Page headers and footers
Many Web authors surrender to the giddy thrills of large home page graphics, forgetting that a Web page is not just a visual experience it has to function efficiently to retain its appeal to the user. Remember that the page builds its graphic impact only gradually as it is downloaded to the user. The best measure of the efficiency of a page design is the number of options available for readers within the top four inches of the page. A big, bold graphic may tease casual Web surfers, but if it takes the average reader thirty seconds to download the top of your page, and there are few links to be seen until he or she scrolls down the page (causing even longer delays), then you may lose a big part of your audience before you offer them links to the rest of your site.
Page headers: Site identity
Careful graphic design will give your Web site a unique visual identity. A "signature" graphic and page layout allows the reader to grasp immediately the purpose of the document and its relation to other pages. Graphics used within headers can also signal the relatedness of a series of Web pages. Unlike designers of print documents, designers of Web systems can never be sure what other pages the reader has seen before linking to the current page. Sun Microsystems's many Web pages and subsites all include a signature header graphic that includes basic navigation links:
Even if you choose not to use graphics on your pages, the header area of every Web page should contain a prominent title at or near its top. Graphics placed above the title line should not be so large that they force the title and introductory text off the page on standard office-size display screens. In a related series of documents there may also be subtitles, section titles, or other text elements that convey the relation of the displayed document to others in the series. To be effective, these title elements must be standardized across all the pages in your site.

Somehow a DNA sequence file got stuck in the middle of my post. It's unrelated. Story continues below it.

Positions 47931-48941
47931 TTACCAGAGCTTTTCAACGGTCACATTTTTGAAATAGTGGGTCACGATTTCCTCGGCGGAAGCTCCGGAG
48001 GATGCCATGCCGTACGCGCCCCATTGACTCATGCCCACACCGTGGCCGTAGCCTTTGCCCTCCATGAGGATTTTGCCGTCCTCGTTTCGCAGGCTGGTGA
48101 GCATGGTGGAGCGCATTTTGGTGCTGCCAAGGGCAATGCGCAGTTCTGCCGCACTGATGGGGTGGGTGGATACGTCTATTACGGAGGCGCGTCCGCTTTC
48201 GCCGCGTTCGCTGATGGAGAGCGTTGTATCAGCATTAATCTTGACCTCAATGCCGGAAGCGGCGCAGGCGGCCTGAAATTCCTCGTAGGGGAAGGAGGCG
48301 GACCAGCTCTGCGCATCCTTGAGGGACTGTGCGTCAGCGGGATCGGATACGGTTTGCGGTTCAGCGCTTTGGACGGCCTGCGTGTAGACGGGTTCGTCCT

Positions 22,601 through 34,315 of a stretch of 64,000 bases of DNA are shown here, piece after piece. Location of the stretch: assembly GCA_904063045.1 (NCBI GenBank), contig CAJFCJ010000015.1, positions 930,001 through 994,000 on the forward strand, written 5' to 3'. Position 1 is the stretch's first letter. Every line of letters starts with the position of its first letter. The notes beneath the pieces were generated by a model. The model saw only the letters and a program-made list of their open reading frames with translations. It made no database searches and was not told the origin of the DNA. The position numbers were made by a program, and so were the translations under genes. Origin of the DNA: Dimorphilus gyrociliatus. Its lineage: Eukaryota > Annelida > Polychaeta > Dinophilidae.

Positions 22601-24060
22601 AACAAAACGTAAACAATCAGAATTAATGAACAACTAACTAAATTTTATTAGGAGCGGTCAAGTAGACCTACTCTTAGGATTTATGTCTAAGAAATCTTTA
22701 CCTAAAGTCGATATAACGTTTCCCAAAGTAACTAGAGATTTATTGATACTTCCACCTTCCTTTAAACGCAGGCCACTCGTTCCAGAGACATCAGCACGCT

Page footers: Provenance
Every Web page should contain basic data about the origin and age of the page, but this repetitive and prosaic information does not need to be placed at the top of the page. Remember, too, that by the time readers have scrolled to the bottom of your Web page the navigation links you might have provided at the top may no longer be visible. Well-designed page footers offer the user a set of links to other pages in addition to essential data about the site.
The pages in the IBM Web site all carry a distinctive footer graphic with a consistent visual and functional identity: